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compost laced with human sludge

This is why I use my own homemade compost in my compost tumbler

compost and human sludge

The point that human sludge contains "pharmaceuticals, heavy metals, industrial waste, and gender-bending, hormone-disrupting chemicals—all of the nonsense organic-minded souls are trying to avoid in the first place" is enough to make a person sick!

Thank you for posting this article.

MyraSaidIt
www.healthylivingtodayandtomorrow.blogspot.com

RE: Composting Council video

Hi Leah,

Reading about the composting video that mentions biosolids in conjunction with being associated with Rodale, I just had to see it for myself. The video may not have been posted on Rodale's website, but the content certainly makes it appear that Rodale endorses biosolids.

Perhaps the video was made by the University of Hawaii & the US Dept of Agriculture (opening credits), with participation by Rodale (also listed in the opening credits) in just a small portion. Perhaps Rodale did not know that the video was going to recommend biosolids. But surely someone at Rodale reviewed the video for conflicts or errors before allowing anyone to use the Rodale name and location?

The video can be watched on the SourceWatch website at http://www.sourcewatch.org/index.php?title=Rodale_Institute . If Rodale did not intend for the pro-sewage sludge message that is implied in the video, then something should be done right away, because the message that Rodale endorses using biosolids is definitely implied.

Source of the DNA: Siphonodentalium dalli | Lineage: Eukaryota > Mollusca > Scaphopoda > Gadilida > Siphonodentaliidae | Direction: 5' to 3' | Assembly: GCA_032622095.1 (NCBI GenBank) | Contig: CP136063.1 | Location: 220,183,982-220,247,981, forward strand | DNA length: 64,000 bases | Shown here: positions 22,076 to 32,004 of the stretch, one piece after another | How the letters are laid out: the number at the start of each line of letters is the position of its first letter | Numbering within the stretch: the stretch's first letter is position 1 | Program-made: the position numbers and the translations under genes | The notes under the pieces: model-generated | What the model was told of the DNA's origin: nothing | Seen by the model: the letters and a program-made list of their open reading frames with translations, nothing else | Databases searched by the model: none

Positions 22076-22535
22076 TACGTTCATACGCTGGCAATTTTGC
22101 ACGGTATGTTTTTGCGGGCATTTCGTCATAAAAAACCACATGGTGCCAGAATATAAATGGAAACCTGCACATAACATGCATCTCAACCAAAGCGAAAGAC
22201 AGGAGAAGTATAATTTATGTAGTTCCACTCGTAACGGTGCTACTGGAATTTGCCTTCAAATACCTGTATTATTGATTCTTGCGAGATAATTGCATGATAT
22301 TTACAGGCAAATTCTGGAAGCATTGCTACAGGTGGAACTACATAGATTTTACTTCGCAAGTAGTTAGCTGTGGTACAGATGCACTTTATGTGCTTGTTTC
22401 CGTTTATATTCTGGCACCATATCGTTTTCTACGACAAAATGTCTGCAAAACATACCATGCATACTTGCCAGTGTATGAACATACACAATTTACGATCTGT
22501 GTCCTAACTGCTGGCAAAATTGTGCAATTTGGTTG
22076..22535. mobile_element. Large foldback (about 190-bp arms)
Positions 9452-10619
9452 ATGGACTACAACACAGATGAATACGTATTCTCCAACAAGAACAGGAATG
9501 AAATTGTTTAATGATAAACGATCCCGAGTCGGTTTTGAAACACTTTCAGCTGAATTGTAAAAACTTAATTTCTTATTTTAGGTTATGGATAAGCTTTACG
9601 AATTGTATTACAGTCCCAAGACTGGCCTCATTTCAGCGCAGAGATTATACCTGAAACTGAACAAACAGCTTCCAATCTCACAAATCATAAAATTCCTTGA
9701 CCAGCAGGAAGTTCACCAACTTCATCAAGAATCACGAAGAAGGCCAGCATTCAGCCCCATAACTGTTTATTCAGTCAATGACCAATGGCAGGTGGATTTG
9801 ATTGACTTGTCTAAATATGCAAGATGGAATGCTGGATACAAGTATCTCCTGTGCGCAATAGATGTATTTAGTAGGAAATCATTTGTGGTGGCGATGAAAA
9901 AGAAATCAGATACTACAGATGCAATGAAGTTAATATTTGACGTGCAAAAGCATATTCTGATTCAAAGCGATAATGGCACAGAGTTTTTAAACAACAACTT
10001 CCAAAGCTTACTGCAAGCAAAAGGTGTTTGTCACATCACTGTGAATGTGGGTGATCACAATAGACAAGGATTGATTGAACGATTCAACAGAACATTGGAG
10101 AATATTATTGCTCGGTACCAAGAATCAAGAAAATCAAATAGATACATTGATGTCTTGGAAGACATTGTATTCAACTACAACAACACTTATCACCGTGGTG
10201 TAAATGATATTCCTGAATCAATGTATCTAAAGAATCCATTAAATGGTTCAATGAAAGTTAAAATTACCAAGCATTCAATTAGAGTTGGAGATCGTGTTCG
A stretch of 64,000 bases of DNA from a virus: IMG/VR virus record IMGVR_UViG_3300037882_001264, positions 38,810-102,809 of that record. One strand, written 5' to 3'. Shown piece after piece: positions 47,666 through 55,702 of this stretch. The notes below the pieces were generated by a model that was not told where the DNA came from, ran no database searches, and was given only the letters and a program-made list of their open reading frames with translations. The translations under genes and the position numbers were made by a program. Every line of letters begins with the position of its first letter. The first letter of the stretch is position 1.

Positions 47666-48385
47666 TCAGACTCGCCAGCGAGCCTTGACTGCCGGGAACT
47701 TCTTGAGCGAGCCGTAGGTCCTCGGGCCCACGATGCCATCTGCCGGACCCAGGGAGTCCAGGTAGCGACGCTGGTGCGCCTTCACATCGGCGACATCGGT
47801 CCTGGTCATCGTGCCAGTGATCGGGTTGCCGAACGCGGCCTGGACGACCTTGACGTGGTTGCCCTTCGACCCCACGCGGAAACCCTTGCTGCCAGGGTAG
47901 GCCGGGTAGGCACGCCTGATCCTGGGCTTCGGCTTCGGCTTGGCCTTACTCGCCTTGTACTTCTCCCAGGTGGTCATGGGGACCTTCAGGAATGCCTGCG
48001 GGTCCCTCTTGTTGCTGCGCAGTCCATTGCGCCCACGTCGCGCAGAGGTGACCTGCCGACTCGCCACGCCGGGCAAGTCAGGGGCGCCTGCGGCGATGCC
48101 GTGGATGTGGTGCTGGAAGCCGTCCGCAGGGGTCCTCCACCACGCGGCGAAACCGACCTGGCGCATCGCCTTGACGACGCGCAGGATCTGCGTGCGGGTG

Biosolids/sewage sludge compost

We are pleased that this article warns against the risks associated with using sewage sludge as a compost ingredient. The Sierra Club has long opposed using sludge/biosolids as fertilizer and, more recently, the Club's Compost Policy also opposes using sludge and other industrial-waste-containing residuals as an ingredient of composts. Heinz, DelMonte, and many other major food processing companies refuse to use produce that has been grown on land treated with biosolids.

Yet a month ago the US Composting Council posted a Rodale video on its list serve, promoting the use of sludge-containing composts.

What then is Rodale's real position on using biosolids products as fertilizer? If you truly believe that sludge should NOT be used as fertilizer, then why did you produce the promotional video? Do you have two contradictory positions? One for readers that access your website, and another one for subscribers to the US Composting Council list serve?
Thank you for clarifying this. For recent science-based information, including a new study that indicates that sludge contaminants, other than metals, can be absorbed by plants,
visit www.sludgefacts.org

Composting Council video

Hi Helane,

We just wanted to let you know that we did not post a video promoting sewage sludge on our website, as you indicated. We have written extensively about the health dangers of using human sewage sludge on field crops and in home gardens.

Thanks,
Leah Zerbe
Online Editor
Rodale.com

sludge biosolids compost

Thank you for the opportunity to comment on your article warning against buying sludge biosolids "compost".

I was disappointed about a month ago to see the Composting Council video posted on your site, promoting sludge biosolids compost.

All sludge biosolids contain large quantities of industrial pollutants, drugs, pharma, etc.

Here is the link to the EPA's most recent report identifying the pollutants it found in sludge biosolids:
http://water.epa.gov/scitech/wastetech/biosolids/tnsss-overview.cfm Only the 9 toxic metals in bold text are regulated. The rest of the chemicals EPA listed are untested, unmonitored and unregulated.

Your readers should know it is risky to use any sludge biosolids product on any food or animal fodder crops because plants uptake sludge pollutants. Toxins can bioaccumulate in humans and in the meat and milk of livestock.
http://www.sludgevictims.com/plants/UPTAKEBYPLANTSOFSLUDGEPOLLUTANTS.pdf

Respectfully submitted, Helane Shields, Alton, NH hshields@tds.net